Though church buildings are shattered and members are scattered, for local ministers Sunday services weren't only a time for sorrow. It was also a time to recognize that with the help of God and each other, those who lost everything in the flood will get through it.

Even the churches, as undamaged sanctuaries opened their doors to those whose pews were washed away by the water. And at one shelter, several ministers spoke, calling God a rescuer and a refuge.

The Rev. Anthony Kelley of Greater First Church Baptist in Baker brought a message of hope to members of his destroyed church in a borrowed sanctuary.

“We may be displaced, but we’re not dismayed,” Kelley preached in his sermon at Greater Sixty Aid Baptist Church, which made its facilities available after the Baker church was flooded last weekend. “We may be down, but we’re not defeated. We may be disappointed, but not to the point of despair. Our property may be destroyed, but our hearts are even more determined. Our possessions may be broken, but our minds are made up.”

 

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About 50 members — about a third of normal attendance — heard Kelley’s sermon on the storms of life at the Gardere Lane church.

Kelley said many church members have been displaced. Greater First Church Baptist had about eight feet of water in its Groom Road sanctuary and about half that in its activity center, Kelley said.

He preached from Psalm 107:23-32, which tells of sailors crying out to God, who calmed the storm that threatened them. Storms are inevitable and predictable, but also manageable, Kelley said.

“God will take what was there to hurt us, and it turns out it’s something that can help us,” he said. “So you’ve got to always understand when God is in your life, everything is going to work out all right. Can I get a witness?”

In Central, floodwaters breached the sanctuary and other buildings of Comite Baptist Church, and nearly every one of the congregation’s 200 members had flood damage at their homes.

About 60 of them met Sunday afternoon at the sanctuary of Fellowship Baptist Church in Central, which had no damage. They greeted one another with hugs and questions of “How much water did you get?”

Pastor Dale Phillips reflected on the challenge the congregation faces to rebuild, individually and as a church.

The work is mountainous, he said, as are the flood-ruined memories and possessions that have been piled along the roadside over the past week.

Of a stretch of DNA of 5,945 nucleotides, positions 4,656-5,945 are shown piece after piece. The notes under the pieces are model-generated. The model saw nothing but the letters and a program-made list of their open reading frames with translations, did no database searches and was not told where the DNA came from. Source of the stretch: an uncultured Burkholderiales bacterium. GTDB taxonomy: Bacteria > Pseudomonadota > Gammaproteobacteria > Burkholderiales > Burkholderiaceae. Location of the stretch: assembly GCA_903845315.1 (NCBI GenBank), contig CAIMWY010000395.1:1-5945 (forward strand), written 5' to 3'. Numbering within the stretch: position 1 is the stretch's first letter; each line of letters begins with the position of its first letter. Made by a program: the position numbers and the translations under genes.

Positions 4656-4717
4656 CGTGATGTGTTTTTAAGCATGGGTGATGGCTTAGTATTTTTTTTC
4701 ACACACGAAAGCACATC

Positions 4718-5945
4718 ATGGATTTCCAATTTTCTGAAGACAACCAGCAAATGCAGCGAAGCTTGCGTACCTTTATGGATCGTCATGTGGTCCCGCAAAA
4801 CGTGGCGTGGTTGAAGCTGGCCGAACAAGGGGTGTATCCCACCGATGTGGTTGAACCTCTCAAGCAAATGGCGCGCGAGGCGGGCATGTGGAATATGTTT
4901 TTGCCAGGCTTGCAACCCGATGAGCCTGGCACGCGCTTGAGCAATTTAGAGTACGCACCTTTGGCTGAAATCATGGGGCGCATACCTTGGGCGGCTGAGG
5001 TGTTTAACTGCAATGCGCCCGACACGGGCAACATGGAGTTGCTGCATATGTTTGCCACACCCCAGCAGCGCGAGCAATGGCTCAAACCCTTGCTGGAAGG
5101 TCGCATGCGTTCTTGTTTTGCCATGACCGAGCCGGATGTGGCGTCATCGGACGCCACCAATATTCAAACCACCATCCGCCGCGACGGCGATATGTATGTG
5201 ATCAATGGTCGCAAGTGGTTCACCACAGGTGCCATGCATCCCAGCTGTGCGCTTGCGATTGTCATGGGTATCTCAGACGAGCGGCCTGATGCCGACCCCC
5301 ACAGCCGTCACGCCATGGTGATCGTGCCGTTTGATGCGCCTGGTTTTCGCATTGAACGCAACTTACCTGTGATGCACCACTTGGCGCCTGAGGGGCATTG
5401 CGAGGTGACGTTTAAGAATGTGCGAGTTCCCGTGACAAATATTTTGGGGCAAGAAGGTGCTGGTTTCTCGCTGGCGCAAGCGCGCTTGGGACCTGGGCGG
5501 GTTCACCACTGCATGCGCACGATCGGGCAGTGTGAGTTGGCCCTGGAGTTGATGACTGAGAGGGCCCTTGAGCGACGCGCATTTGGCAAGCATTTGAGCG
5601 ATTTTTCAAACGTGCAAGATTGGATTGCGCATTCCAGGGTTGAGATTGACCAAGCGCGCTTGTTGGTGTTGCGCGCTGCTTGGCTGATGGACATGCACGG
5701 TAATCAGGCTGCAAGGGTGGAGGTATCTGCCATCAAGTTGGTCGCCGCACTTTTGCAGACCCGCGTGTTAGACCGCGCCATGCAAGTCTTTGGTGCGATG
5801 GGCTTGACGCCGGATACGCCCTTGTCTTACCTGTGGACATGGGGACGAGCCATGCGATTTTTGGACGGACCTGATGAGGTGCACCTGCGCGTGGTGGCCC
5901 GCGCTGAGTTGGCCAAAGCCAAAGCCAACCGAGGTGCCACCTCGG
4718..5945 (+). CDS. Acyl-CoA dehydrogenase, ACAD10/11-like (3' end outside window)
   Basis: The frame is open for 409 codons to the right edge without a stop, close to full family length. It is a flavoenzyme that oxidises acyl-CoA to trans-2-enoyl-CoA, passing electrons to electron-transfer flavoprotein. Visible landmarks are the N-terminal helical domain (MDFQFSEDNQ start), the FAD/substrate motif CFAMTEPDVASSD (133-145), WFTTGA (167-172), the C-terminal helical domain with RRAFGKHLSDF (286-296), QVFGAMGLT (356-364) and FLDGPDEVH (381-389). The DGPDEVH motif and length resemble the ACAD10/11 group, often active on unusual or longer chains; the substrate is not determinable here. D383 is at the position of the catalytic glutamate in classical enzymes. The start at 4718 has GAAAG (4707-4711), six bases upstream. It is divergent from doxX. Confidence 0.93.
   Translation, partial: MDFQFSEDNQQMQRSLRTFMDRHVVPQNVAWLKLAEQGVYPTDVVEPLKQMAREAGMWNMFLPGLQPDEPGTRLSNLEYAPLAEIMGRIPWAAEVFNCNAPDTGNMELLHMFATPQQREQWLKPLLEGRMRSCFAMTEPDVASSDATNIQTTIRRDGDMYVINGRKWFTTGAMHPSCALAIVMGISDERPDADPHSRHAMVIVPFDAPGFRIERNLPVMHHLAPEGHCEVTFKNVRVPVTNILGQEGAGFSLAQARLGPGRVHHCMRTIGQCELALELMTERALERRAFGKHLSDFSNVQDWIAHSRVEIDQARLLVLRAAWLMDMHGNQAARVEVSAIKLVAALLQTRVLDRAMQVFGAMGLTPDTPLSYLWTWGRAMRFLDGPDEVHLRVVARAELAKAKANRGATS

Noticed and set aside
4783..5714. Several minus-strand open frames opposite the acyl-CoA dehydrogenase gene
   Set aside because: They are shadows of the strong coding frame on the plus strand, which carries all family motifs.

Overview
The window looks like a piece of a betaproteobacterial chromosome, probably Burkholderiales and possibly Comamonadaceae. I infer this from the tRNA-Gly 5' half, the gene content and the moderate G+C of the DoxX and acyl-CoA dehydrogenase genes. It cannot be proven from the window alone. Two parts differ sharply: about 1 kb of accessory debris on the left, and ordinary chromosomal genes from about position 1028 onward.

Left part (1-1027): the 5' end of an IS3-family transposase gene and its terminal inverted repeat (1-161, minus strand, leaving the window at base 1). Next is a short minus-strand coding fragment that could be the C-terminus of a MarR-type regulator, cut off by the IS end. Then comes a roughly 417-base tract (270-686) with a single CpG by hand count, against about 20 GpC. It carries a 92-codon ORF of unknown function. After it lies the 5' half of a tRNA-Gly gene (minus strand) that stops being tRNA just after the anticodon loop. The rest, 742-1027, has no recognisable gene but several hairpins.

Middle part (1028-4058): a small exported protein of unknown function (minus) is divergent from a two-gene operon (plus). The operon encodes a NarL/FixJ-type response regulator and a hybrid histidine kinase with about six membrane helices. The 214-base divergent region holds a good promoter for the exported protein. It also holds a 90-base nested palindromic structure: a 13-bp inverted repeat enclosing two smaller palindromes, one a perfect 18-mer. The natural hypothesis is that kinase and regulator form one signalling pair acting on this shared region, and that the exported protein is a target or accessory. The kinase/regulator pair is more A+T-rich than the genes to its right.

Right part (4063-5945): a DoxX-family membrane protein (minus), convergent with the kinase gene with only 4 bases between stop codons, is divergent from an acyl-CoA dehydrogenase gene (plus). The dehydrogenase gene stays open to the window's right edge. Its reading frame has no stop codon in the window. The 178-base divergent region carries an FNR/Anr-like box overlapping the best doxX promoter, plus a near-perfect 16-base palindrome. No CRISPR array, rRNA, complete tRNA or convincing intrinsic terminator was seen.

“Sometimes you look at a mountain and it seems undoable,” Phillips said. “Sometimes a mountain is truly a mountain, and you can’t overcome it.”

But then Phillips reminded the congregants of the Old Testament book of Joshua, when Joshua and the Israelites faced their own mountain, the massive forces of the five Amorite kings. They defeated them with God’s help.

“The enemy can come as five kings,” he said at the sermon’s end. “Or the enemy can come as a wall of water rushing into our homes.”

At Celtic Media Centre, which opened as one of the first shelters for flood victims and is expected to close later this week, the Rev. Richard Andrus, of St. Paul Catholic Church reminded the 50 or so gathered that God is a rescuer.

"Ours is a God who has a way of making a way out of no way," Andrus said.

He and pastors from several other churches opened their Bibles and laid out their notes on a lectern created from an overturned plastic storage bin.

The service was coordinated by Shanta Harrison Proctor, director of Women's Policy in the Governor's Office. Ecumenical services also were scheduled at shelters housed at the Baton Rouge River Center, the LSU Maddox Fieldhouse and the Lamar Dixon Expo Center in Gonzales, and the Mike Kennery Center in Hammond.

"The governor expressed a need to meet the spiritual and mental needs of the people in the shelters," Proctor said. "So, we collaborated with community churches to put this ecumenical service together. The people in the shelters can't travel to their churches, so we wanted to bring their worship traditions to them. And when I look around, even the volunteers and the National Guardsmen have been blessed by this."

 

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The Rev. Ashley Freeman, of Trinity Episcopal Church, later stepped to the makeshift lectern to pray, saying God is "our refuge and strength and is ever present in this time of trouble."

Evacuee John Vary said he showed up because, "we all need a little holy in our lives."

Vary lived in the Greenwell Springs area. He came to the shelter on Saturday after water rapidly began filling his house.

"It was up to my chest when I left," he said. "I am blessed. As long as you can open your eyes, you are blessed, and I am blessed."

Also participating were the Rev. Rodney Wood, chaplain for the Louisiana State Capitol; the Rev. Antroy Gavin, of True Vine Baptist Church; the Rev. Brenda Campbell; and the Rev. Joe Connelly, of Wesley United Methodist Church.

"God did not say there would be no waters,' Wood told those gathered. "He did say, 'I will be with you. The rivers will not sweep you away.'"

Editor's Note: This story was changed Aug. 22 to reflect the amended closing date for Celtic Media Centre as a shelter.

Follow George Morris on Twitter, @GWMorris.